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CatchLight Visual Storytelling Summit 2023

Posted on March 14, 2023 - By CatchLight
CatchLight Visual Storytelling Summit 2023
CatchLight Visual Storytelling Summit 2023

The Change We Want To See

Minnesota Street Project, San Francisco - April 23, 2023

The non-profit media organization CatchLight will hold its 2023 Visual Storytelling Summit on the theme ''The Change We Want to See.'' Organized with Elizabeth Krist, curator and formerly a longtime photo editor at National Geographic, the event will feature a portfolio review in the morning, followed by presenters and topics spanning artificial intelligence imagery, reporting on environmental issues, reproductive rights, racial justice, and how local journalists are holding power accountable at a time when trust in public institutions is at an all-time low. CatchLight Global and Local Fellows-including Rafael Vilela and Harika Maddala, among others-will discuss their projects along with artists, founders, technologists, and innovative creatives working at the nexus of art, media, journalism, technology, and social impact.

This year's theme, ''The Change We Want to See,'' reflects the unique power of photography, visual journalism, and creative practices to drive social impact. ''Images are instrumental to how we understand our world,'' says Elodie Mailliet Storm, CEO of CatchLight. ''Not only do they connect people emotionally to issues, they also promote deeper understanding, build trust, and spark action. I want the Summit to be a place where the global community of visual storytellers, media, and technology leaders can gather, share ideas, and push the field forward through partnership and innovation.''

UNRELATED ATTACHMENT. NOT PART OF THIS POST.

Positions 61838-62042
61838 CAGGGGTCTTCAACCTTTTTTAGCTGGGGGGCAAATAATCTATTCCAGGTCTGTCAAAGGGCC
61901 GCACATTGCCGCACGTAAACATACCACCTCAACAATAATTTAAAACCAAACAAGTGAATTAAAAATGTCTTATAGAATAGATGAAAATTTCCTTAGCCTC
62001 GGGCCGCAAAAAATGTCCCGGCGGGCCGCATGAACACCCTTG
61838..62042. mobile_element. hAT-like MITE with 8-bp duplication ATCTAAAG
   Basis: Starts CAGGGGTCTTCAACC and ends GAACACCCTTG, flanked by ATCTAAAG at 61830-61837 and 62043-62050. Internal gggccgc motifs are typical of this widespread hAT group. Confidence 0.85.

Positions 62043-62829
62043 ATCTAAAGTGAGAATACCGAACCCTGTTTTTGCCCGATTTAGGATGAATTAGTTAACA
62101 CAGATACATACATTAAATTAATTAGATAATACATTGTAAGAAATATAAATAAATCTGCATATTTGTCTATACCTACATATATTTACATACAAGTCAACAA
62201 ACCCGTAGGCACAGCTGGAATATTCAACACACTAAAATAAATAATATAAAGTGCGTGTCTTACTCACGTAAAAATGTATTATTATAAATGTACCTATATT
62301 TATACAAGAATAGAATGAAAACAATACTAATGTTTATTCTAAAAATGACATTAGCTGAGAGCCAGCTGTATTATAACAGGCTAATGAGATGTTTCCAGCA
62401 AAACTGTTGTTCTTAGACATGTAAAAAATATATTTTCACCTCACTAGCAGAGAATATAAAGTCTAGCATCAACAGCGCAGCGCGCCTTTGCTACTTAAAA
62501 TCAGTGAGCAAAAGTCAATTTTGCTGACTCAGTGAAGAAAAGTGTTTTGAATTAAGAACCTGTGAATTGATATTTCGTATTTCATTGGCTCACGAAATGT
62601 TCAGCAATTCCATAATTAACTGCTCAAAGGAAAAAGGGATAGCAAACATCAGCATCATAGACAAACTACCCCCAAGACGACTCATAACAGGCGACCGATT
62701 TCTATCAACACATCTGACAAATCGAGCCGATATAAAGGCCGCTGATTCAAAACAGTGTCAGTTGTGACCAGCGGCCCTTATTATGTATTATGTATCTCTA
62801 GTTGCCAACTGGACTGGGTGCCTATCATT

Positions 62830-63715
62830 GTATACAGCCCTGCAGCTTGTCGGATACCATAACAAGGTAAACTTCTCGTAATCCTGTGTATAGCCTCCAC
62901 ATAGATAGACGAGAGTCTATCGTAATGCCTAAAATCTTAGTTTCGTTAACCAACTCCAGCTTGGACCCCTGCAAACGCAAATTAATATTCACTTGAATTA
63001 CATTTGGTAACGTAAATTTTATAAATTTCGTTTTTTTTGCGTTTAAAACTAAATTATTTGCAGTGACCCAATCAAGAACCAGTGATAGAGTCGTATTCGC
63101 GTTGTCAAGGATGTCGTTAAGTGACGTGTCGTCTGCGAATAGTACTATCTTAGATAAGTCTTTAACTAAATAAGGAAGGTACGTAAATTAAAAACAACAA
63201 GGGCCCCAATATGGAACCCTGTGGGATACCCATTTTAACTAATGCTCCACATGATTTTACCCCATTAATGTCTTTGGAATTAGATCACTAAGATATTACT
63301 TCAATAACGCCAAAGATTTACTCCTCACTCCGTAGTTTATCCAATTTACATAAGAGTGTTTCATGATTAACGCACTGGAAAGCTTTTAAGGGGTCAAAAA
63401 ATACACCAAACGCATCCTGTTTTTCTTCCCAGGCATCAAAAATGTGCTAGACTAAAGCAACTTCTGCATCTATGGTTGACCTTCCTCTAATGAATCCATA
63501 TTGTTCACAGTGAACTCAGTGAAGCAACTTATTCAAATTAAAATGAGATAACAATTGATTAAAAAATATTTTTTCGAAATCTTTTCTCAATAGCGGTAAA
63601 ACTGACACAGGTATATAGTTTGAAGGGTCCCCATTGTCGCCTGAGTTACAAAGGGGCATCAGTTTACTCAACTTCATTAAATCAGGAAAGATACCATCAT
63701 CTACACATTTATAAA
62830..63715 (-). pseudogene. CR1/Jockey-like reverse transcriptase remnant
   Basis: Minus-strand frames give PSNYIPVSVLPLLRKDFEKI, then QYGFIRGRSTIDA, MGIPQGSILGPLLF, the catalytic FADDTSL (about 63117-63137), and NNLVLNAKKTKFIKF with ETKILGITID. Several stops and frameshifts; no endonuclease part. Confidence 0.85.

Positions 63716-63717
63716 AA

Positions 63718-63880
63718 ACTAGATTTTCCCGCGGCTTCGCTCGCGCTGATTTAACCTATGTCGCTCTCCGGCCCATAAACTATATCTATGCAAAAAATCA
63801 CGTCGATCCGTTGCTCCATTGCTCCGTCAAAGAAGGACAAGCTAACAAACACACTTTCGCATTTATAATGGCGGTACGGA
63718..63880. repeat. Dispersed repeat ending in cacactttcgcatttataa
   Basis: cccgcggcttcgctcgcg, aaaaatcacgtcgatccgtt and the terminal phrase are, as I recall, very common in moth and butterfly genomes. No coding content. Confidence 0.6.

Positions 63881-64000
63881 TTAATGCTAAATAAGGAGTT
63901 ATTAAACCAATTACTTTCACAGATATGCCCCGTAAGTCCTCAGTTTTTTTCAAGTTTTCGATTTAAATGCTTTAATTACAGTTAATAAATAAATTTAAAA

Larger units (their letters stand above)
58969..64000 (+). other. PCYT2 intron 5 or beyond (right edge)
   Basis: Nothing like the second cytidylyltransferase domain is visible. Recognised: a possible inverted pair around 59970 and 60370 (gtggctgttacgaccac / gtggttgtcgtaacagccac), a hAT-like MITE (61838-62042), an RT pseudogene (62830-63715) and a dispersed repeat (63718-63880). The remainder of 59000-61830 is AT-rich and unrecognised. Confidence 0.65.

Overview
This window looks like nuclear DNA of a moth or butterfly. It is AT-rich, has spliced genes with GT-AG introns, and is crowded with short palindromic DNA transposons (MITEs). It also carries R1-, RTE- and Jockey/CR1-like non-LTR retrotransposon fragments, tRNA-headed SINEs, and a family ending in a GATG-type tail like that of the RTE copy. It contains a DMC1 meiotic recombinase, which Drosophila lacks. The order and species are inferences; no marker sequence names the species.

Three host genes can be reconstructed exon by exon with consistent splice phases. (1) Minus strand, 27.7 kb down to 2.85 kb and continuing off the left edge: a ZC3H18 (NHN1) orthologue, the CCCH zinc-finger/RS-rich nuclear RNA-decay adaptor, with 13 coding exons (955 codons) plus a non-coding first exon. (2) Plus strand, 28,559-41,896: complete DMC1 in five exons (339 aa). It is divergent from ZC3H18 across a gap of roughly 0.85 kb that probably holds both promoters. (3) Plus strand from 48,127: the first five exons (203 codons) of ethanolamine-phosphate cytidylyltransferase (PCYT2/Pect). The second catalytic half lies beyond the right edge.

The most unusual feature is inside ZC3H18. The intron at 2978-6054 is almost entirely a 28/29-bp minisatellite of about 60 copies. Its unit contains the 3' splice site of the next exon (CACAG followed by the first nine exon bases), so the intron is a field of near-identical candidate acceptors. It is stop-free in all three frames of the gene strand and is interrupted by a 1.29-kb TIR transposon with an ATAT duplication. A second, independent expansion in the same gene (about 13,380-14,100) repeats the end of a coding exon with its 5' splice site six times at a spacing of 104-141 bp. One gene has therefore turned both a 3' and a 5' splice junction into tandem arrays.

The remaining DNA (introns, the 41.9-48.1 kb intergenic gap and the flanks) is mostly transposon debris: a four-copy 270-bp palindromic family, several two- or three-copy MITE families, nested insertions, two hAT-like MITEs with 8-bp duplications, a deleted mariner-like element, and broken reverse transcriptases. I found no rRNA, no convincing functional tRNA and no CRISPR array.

Speakers will include Jonas Bendiksen, Adrian Burrell, Pamela Chen, Hany Farid, Isadora Kosofsky, Lynn Johnson, Sarahbeth Maney, Anastasia Samoylova, Ashima Yadava, Alexey Yurenev.

The Summit will be held at Minnesota Street Project for an in-person audience. Recordings of each discussion will be available for viewing after the Summit.
Register for free here.

Synthetic Imagery: Opportunity and Threat
Jonas Bendiksen x Pamela Chen x Hany Farid x Alexey Yurenev

Jonas Bendiksen

Book of Veles © Jonas Bendiksen

Artificial intelligence and machine learning are emerging from obscurity as powerful tools for the masses. We are now experiencing a monumental paradigm shift in how we create, consume, and validate visual information. What could it mean for the photographers and visual artists whose proprietary works are feeding the machine? How do we prevent the weaponization of these technologies for disinformation? As we adapt to this new era, what opportunities and challenges lie ahead for visual professionals?

Picturing New Frontiers: Environmental Storytelling
Anastasia Samoylova x Rafael Vilela

Rafael Vilela

© Rafael Vilela

As extreme weather, mass extinctions, and climate displacement make headlines worldwide, photographers and visual artists can play powerful roles in refocusing conversations and unlocking new possibilities. From revealing what is at stake to inspiring imaginations about sustainable futures, visuals allow ideas and movements to travel farther.

Navigating Care: Empathy in Image-Making